KPMG research shows that 45% of NZX listed companies are trading below the book value in their accounts, in some cases significantly so.
The implication is that the market considers just under half the companies trading on the NZX are valued less than their balance sheets would suggest.
Historically, the market has largely disregarded balance sheets as relevant to value, as they represented a ‘historical ‘point in time view of a company’s financial position.
However, with fair value now firmly entrenched in financial reporting standards, there is greater insight into the true value of certain assets.
Accounting standards require company management to test book values of assets for impairment on a regular basis. Boards of directors have become increasingly familiar with impairment analysis over the last three years and many companies have recorded impairments to asset values.
KPMG believes that while most apparent where the Price to Book Value (P/BV) is less than 1, all companies must develop their own internal view of value and be alert to differences between internal and external viewpoints. They should understand the drivers of such differences and focus on closing the gap where possible.
A lack of liquidity is often identified as one of the key reasons for stock prices trailing internal value assessments in New Zealand. The consensus is that many stocks do not trade frequently to provide meaningful insight into value.
There are other factors contributing to Value Gap.
The price of some stocks can be influenced by shareholder configuration such as the presence of a cornerstone shareholder with a strategic agenda. This may cause uncertainty and speculation on the future direction of a company and the impact on smaller minority shareholders.
Smaller companies can sometimes trade below fair value because of the disproportionate impact of maintaining a listing and having to face the same compliance costs that larger companies are better able to absorb.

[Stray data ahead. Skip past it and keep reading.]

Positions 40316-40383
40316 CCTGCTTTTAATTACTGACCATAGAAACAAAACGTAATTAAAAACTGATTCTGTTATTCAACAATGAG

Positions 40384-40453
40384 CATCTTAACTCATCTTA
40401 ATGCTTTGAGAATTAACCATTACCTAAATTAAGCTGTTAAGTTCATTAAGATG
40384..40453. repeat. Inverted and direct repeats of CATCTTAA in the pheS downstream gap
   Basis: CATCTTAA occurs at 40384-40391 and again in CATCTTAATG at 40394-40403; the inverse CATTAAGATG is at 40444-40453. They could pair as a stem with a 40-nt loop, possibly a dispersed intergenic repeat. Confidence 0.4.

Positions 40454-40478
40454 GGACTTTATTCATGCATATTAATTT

The impact of the Global Financial Crisis cannot be ignored as the equivalent data in 2007 showed only 21% of NZX companies with a P/BV of less than 1.
The Global Financial Crisis demonstrated the inter-connectivity of different markets and different industry sectors. What happens in Greece, impacts values in New Zealand and hence understanding this dynamic makes investors nervous and craving for better data to make informed investment decisions.
The analyst community regularly evaluates companies by reference, not only to an understanding of industry fundamentals but also to perceptions of how well company management is addressing and responding to uncertainty.
Some companies are choosing to be proactive in their market communications beyond standard investor relations management. They achieve this by improving analytical tools (including internal valuation models) to understand how shocks to the economic environment will influence their financial performance and business strategy.
Taking this approach allows companies to react quickly to market dynamics and engage with investors on fast changing external and internal developments.
Such an approach will connect well with the forthcoming financial reporting requirements (IFRS 13), where additional disclosure will put key fair value assumptions under the spotlight.
Alternatively, companies may review portfolios and look to dispose of non-core or under-performing operations.
By communicating this approach to the market, they would demonstrate active balance sheet management and the drive to increase shareholder returns.
The above article, sent by Chandan Ohri IT Advisory Partner at KPMG New Zealand has been edited for space reasons. KPMG is the Sponsor of the ‘Business Excellence in ICT’ Category’ of the Indian Newslink Indian Business Awards 2012.